Music Contribution FAQ

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Revision as of 10:26, 24 February 2008 by Mesilliac (talk | contribs) (initial copy of West's FAQ from the forums)
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Please read the following carefully before submitting any music.

Originally copied from this forum post by West.

I want to make music for Wesnoth, what software do I need?

If you need to ask, you are probably not who we're looking for. As discouraging as that may sound, it's a practical issue. Starting out with sequencing -- let alone computer-based orchestration -- is a very time-consuming endeavor and we don't have time to hold your hand through it. That said, you are of course welcome to submit a piece or two once you're starting to get the hang of it all. From there, we can help you with tips and suggestions.

But to answer the question, this is what you'll need:

1. A DAW. Doesn't really matter which one as long as it supports MIDI, VST plugins, and is not pattern based. Popular ones are Cubase (Mac/Windows), Logic Studio (Mac), Sonar (Windows) and ProTools (Mac/Windows). Those are pro-grade applications and thus quite costly. REAPER (Mac/Windows) and FL Studio (Windows) are two more inexpensive alternatives. For Linux, options are more limited; Ardour is as of this writing the only program that offers professional audio features.

2. A good orchestral sample library and the know-how to make the most of it. It doesn't necessarily have to be a high-end library like VSL or EWQL Platinum -- you can get by with a more modest sample set as long as you can prove that you can make good music with it. Likewise, don't expect your composition to be automatically accepted just because you have good samples. What counts is how you use them, and the quality of the composition itself.

What kind of music are you looking for?

We are looking for orchestral music, i.e. a simulation of a contemporary large orchestra with strings, brass, winds and percussion. That means no synths, no loops, no drum kits, no electric guitars, nor any other pop/rock instruments. Ethnic instruments are fine if they fit the musical context and are used tastefully. Since BfW takes place in a world resembling medieval times, traditional music influences are encouraged. Pure classicism or experimental music are less desired, but it depends. If in doubt, listen to the music that is in the game and aim for something similar.

A good thing to keep in mind is that Wesnoth music is supposed to be a soundtrack, not just "background music". It is meant to enhance the gaming experience rather than just being an unobtrusive sonic backdrop. In other words, a repeating percussion pattern with some string pad chords and a flute melody on top will not be accepted. As a rule of thumb, the music should be interesting to listen to on its own.

How do I know if I'm skilled enough to contribute?

You don't have to be a music professor, but at the very least you need to be a reasonably competent musician with a will to learn. You also need a basic understanding of orchestral music and composition, not only so you can realise your musical ideas in an orchestral format, but also so we are able to communicate with you. If you're unsure if you're "good enough", just post a demo of your work and we'll have a listen to it and let you know what we think. Should you not feel comfortable with posting it publicly, it's perfectly fine to PM a music dev with a link to the demo. Though unrelated to musical skill, thick skin is also recommended, as you will recieve feedback that sometimes isn't really what you want to hear. See the next question.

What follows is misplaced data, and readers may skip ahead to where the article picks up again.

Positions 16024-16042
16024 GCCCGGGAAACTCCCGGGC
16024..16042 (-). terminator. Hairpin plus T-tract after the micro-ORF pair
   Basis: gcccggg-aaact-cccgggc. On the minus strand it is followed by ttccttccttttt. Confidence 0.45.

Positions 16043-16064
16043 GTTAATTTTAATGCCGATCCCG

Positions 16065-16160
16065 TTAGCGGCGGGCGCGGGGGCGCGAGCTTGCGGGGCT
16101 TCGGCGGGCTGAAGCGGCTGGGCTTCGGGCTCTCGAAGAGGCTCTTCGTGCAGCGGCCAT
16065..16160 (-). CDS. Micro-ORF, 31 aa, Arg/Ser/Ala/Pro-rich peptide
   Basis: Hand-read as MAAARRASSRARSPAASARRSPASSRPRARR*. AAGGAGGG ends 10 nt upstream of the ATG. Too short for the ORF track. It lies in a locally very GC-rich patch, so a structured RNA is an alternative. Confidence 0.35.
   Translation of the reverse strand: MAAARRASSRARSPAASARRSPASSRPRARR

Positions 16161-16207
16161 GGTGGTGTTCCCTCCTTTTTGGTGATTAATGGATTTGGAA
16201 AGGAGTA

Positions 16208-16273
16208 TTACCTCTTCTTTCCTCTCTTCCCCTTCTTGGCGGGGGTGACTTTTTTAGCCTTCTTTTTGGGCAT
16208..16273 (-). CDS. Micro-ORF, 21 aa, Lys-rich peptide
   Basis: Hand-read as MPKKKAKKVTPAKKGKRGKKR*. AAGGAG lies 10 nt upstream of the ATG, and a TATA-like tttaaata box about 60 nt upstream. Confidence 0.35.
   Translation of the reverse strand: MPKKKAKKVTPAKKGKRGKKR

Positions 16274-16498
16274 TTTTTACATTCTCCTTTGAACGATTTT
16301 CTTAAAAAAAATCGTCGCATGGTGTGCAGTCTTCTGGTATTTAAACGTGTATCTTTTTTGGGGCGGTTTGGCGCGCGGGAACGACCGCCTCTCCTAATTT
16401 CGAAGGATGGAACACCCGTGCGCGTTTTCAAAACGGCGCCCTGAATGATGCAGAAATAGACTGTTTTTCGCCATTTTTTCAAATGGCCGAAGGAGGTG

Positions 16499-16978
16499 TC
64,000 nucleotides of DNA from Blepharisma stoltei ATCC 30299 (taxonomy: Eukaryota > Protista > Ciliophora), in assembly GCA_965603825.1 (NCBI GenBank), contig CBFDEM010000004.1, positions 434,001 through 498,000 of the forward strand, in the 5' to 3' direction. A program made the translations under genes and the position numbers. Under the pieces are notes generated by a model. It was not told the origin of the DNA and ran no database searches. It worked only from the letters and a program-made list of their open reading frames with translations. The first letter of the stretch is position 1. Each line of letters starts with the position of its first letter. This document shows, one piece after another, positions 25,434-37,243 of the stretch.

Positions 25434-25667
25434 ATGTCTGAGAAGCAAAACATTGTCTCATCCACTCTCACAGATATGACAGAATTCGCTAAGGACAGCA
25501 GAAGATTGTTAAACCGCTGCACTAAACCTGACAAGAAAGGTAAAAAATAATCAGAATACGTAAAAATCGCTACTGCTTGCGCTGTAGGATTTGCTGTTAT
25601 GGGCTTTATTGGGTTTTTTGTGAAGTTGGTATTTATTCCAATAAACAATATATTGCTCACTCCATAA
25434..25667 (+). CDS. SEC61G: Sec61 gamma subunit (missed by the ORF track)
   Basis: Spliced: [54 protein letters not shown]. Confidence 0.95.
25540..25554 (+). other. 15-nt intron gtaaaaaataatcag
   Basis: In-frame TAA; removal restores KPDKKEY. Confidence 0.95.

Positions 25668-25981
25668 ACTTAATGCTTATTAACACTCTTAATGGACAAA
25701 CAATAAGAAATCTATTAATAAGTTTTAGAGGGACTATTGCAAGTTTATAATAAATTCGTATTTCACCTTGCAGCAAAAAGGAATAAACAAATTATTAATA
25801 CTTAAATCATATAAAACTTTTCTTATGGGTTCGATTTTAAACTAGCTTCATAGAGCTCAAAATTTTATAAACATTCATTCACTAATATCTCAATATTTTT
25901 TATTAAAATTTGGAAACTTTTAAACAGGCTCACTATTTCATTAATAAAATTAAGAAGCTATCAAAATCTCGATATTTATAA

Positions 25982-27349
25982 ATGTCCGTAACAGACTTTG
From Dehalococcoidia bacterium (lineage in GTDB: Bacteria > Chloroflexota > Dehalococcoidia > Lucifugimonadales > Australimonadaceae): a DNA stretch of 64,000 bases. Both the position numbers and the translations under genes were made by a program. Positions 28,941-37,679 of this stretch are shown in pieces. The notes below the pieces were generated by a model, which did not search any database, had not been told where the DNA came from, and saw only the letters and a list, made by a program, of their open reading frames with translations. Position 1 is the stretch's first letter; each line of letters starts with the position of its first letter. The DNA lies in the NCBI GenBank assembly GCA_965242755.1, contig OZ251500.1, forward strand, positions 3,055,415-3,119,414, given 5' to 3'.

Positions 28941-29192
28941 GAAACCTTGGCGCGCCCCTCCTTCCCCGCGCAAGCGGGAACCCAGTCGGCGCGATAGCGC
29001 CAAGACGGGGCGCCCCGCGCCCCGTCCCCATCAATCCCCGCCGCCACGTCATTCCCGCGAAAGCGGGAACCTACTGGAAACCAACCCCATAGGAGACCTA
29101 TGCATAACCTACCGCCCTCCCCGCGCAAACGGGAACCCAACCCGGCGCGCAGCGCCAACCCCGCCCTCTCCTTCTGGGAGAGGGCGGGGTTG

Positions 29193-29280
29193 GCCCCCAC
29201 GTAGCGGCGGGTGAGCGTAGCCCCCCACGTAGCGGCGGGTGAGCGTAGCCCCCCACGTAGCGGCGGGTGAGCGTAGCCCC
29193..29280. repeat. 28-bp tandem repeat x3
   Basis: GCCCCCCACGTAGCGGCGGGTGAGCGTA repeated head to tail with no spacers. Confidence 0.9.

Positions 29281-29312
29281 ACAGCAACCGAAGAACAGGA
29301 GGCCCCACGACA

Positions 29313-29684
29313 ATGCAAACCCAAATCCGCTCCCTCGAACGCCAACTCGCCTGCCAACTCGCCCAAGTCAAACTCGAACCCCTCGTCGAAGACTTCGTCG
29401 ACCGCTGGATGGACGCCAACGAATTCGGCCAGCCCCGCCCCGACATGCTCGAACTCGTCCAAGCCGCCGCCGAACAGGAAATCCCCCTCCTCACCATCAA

I think my music is good, why are you being so harsh?

Most likely we aren't. Rather, you might have a problem with critique. Never forget that the main point here is making the game as good as possible. Everything else is secondary, including the pride of the contributors. If we deem that your music is not good enough or doesn't fit the game, you'll have to accept that. This is not a democracy. Do not waste your time and ours telling us that we're wrong, and why. We do our best to motivate our judgments and keep our criticism constructive, but we don't always have time to be highly diplomatic. So if something sounds a bit harsh, don't take it too personally.

However, even if your piece isn't up to mainline quality, there are probably UMC authors who'd be more than happy to use it.

Any requirements for the "end product"?

Your song should be downmixed as hot as possible without clipping. A mastering limiter should then be used to bring it up to roughly -0.2dB, while using as little compression as possible to preserve the dynamics of the piece. Finally, it should be encoded in ogg vorbis format. Use VBR somewhere around 160-192kbps, which is a good tradeoff between quality and filesize.

If you have no idea how to go about mastering your music, PM me and I will help you out. Do NOT, however, email me huge wave files. Use a free file upload service and send me a link instead. /West

Do you accept midi files?

No. All music contributions should be in ogg format. If you just want to post a demo of your work, mp3 is of course fine. Please use a fairly high bitrate though, as it is hard to judge the quality of your samples if the music is compressed to crap.

Do you accept music made from orchestral loops?

No. That is not orchestral music.

Do you accept renditions of classical pieces?

No. Our goal is to have a high quality game soundtrack with only original material.

I'm a musican, not an engineer -- can you help me make my piece sound better?

Sure. If we feel that your music has potential, we can offer some advice on getting the technical bits like effects, EQ, mixing and mastering right.

If you have any further questions or matters you'd like to discuss in private, PM me or hit me up on MSN/ICQ. Contact info is in my forum profile. /West